Picture of UK Houses of Parliament

Leading national thinking on politics, government & public policy through Open Access research

Strathprints makes available scholarly Open Access content by researchers in the School of Government & Public Policy, based within the Faculty of Humanities & Social Sciences.

Research here is 1st in Scotland for research intensity and spans a wide range of domains. The Department of Politics demonstrates expertise in understanding parties, elections and public opinion, with additional emphases on political economy, institutions and international relations. This international angle is reflected in the European Policies Research Centre (EPRC) which conducts comparative research on public policy. Meanwhile, the Centre for Energy Policy provides independent expertise on energy, working across multidisciplinary groups to shape policy for a low carbon economy.

Explore the Open Access research of the School of Government & Public Policy. Or explore all of Strathclyde's Open Access research...

Agency restructuring in the Highlands and Islands : a preliminary evaluation of the Local Enterprise Companies

Black, Stuart (1993) Agency restructuring in the Highlands and Islands : a preliminary evaluation of the Local Enterprise Companies. Quarterly Economic Commentary, 18 (3). pp. 60-65. ISSN 0306-7866

[img]
Preview
PDF (FEC_18_3_1993_BlackS)
FEC_18_3_1993_BlackS.pdf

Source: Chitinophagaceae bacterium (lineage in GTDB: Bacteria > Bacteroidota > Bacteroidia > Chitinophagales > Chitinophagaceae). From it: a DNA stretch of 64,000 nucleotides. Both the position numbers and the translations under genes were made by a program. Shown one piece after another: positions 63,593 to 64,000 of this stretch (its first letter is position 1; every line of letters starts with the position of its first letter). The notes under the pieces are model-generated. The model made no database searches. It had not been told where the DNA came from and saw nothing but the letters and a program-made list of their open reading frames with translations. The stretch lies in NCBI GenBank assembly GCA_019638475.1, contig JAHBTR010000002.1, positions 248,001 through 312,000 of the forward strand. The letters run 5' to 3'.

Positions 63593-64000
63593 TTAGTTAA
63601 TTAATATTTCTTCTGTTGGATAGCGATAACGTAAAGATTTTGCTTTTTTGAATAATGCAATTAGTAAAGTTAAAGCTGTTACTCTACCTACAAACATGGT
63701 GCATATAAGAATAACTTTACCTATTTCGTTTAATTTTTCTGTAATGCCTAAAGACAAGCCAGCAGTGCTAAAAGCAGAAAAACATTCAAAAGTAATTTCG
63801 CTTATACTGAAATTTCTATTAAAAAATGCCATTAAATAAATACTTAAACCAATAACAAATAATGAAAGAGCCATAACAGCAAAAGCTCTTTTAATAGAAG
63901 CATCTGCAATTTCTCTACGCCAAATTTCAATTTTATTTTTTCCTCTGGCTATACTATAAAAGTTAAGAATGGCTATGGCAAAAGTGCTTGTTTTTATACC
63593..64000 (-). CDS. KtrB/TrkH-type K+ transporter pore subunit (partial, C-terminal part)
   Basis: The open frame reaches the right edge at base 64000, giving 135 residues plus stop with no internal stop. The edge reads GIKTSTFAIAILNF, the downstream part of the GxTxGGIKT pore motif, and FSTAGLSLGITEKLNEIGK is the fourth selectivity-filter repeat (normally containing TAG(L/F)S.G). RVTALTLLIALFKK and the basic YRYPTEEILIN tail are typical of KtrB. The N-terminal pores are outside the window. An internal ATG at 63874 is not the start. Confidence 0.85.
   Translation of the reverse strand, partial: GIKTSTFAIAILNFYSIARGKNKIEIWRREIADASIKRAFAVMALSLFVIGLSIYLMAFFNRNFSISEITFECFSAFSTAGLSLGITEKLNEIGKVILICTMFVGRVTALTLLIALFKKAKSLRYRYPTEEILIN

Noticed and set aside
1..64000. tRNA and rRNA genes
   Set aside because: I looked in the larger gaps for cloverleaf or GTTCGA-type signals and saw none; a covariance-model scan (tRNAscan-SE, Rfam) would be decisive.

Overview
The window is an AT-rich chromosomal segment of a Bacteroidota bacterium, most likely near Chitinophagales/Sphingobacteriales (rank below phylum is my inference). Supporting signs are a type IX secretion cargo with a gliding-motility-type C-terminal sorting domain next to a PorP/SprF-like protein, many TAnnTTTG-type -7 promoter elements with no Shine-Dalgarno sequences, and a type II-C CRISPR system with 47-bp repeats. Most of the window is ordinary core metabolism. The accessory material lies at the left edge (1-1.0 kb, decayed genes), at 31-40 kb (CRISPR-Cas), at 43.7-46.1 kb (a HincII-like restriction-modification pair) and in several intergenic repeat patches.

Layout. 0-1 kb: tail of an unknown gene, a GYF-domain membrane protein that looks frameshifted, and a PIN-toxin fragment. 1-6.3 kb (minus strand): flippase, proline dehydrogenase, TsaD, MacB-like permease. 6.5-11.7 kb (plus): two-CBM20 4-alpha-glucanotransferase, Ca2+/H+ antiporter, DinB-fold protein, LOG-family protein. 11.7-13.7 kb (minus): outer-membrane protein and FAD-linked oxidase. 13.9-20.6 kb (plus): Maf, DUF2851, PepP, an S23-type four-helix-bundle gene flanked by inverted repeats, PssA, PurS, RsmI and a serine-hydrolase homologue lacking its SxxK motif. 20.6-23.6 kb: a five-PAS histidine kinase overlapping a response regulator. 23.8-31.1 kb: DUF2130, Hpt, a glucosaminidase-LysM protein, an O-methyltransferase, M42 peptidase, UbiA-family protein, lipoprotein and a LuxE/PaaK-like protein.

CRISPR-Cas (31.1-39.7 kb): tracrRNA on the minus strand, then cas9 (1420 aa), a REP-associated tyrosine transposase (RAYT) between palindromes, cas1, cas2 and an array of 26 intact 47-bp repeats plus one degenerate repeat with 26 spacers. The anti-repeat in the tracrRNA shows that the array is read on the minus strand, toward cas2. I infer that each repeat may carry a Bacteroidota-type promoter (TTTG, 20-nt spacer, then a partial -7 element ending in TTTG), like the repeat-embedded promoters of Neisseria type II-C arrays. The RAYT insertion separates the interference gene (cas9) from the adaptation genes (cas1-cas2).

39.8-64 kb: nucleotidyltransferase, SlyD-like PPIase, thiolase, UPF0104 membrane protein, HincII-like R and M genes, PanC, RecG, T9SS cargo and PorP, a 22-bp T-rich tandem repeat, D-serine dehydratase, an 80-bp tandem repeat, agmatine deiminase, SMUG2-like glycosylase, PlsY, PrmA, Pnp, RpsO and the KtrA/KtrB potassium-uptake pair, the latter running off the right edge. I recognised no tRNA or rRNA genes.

Final Published Version

Download (492kB)| Preview

    Abstract

    In April 1991, the Highlands and Islands Development Board was replaced by a new agency, Highlands and Islands Enterprise. This combines training and development functions in the region in a single agency. In addition a network of ten Local Enterprise Companies (LECs) was established, charged with the delivery of most of the development services. A similar process occurred in the remainder of Scotland where the Scottish Development Agency and the Training Agency merged to form Scottish Enterprise. Whilst there have been a number of studies focussing on the LECs, they have tended to focus on their internal operation and priorities, or on their relationship with other agencies, such as local government and the enterprise trusts (Fairley 1992, Hayton 1992, Wicks et al 1992). To date there has not been a study which focuses on the responses of the clients of the LECs to the new system. This study aims to help redress this balance.